Data from the World Gold Council suggests a mixed picture for gold demand in the first quarter of 2023. While there was continued momentum in central bank buying and resurgent Chinese consumer demand, there were negative contributions from ETFs and weakness in India.
In terms of overall gold demand, it was 13% lower compared to the same period last year, amounting to 1,081 tonnes. However, when including over-the-counter (OTC) transactions, total gold demand strengthened by 1% year-on-year, reaching 1,174 tonnes. This increase was driven by a recovery in OTC investment, which offset weakness in other areas.
Source: World Gold Council
Demand from central banks saw significant growth during the quarter, with official sector institutions adding 228 tonnes to global reserves. Bar and coin investment also experienced a 5% year-on-year gain, reaching 302 tonnes, although there were regional variations. On the other hand, there was a net negative demand for ETFs, resulting in a substantial decline compared to the inflows seen in the first quarter of 2022.
Global jewellery consumption remained virtually flat at 478 tonnes, with jewellery fabrication exceeding consumption as stock building added over 30 tonnes to global inventories. Gold used in the technology sector continued to suffer due to the challenging economic climate, reaching its second-lowest quarter since 2000 at 70 tonnes.
In terms of supply, there was a marginal increase in total gold supply during the first quarter, primarily driven by modest growth in both mine production (2%) and recycling (5%). The higher gold prices contributed to the uptick in recycling, while mine production was influenced by various factors such as project expansion in North America and labour strikes in South Africa.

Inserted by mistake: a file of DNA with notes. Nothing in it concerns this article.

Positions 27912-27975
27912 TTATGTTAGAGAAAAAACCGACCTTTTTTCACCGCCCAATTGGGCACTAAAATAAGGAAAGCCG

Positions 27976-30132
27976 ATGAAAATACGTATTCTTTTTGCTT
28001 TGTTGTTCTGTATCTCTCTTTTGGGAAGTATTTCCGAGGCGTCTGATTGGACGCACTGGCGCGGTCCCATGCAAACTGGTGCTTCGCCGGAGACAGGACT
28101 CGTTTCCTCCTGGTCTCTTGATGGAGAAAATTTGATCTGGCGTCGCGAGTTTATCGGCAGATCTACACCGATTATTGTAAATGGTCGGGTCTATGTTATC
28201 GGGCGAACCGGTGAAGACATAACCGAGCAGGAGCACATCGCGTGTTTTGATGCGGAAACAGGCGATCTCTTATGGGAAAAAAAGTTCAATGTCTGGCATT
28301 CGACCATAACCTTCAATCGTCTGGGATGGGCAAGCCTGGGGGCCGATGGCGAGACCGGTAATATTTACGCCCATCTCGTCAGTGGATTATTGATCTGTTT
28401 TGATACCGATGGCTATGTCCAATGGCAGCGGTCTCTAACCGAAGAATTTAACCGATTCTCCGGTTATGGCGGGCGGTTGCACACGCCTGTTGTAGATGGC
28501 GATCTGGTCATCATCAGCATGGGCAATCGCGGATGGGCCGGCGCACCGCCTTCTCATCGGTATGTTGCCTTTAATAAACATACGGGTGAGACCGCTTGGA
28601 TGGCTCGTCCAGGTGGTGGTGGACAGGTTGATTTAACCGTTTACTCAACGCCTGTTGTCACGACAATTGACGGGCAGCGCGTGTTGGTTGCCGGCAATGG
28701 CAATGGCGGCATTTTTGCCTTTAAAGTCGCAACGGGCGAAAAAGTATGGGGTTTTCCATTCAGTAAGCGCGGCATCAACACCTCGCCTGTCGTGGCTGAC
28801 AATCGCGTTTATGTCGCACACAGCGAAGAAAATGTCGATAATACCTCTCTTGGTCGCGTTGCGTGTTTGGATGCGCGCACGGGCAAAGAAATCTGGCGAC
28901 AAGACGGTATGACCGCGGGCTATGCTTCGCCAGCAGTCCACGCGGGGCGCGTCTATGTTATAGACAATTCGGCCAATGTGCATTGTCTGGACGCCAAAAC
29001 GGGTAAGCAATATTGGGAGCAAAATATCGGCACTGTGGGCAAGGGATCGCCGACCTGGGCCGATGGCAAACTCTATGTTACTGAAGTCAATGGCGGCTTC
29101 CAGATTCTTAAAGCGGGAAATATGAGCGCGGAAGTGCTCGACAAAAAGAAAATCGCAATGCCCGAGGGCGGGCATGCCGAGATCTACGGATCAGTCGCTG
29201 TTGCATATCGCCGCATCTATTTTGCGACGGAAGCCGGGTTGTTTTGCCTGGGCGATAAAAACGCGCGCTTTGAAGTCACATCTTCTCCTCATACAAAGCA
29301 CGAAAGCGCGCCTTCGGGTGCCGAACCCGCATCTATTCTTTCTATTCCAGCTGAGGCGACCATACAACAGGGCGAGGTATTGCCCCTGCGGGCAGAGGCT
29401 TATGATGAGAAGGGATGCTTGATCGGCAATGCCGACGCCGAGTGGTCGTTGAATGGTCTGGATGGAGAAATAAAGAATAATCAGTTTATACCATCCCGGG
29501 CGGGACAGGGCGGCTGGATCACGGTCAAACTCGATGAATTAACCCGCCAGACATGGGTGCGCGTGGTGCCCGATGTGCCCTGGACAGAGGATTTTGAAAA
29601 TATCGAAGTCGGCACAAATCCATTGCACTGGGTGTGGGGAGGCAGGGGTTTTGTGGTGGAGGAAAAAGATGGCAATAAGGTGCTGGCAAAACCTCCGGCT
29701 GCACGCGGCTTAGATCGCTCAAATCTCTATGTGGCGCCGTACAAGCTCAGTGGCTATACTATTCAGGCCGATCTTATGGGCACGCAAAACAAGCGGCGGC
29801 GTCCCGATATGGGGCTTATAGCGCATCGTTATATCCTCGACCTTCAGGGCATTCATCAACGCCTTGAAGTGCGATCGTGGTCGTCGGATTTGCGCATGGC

Investment is expected to dominate year-on-year changes in demand, with positive prospects for ETFs due to recession risks and waning interest rate headwinds. Bar and coin demand are expected to continue at a good pace, although Indian weakness and European demand slowdown could weigh on the overall expectation. Fabrication demand, including jewellery and technology, may face risks as the global growth slowdown continues. Central banks are likely to continue their strong buying trend, albeit at a lower level compared to 2022.
Supply is projected to rise slightly, driven by increased mine production and recycling, although the pace of recycling is expected to fade. Geopolitical risks and high gold prices have encouraged individuals to hold onto their gold, resulting in a moderate increase in recycling. However, the overall outlook remains positive for recycling and supply.
We continue to see gold as an attractive risk diversifier for a small component of portfolios, particularly during periods of political tension and economic uncertainty.
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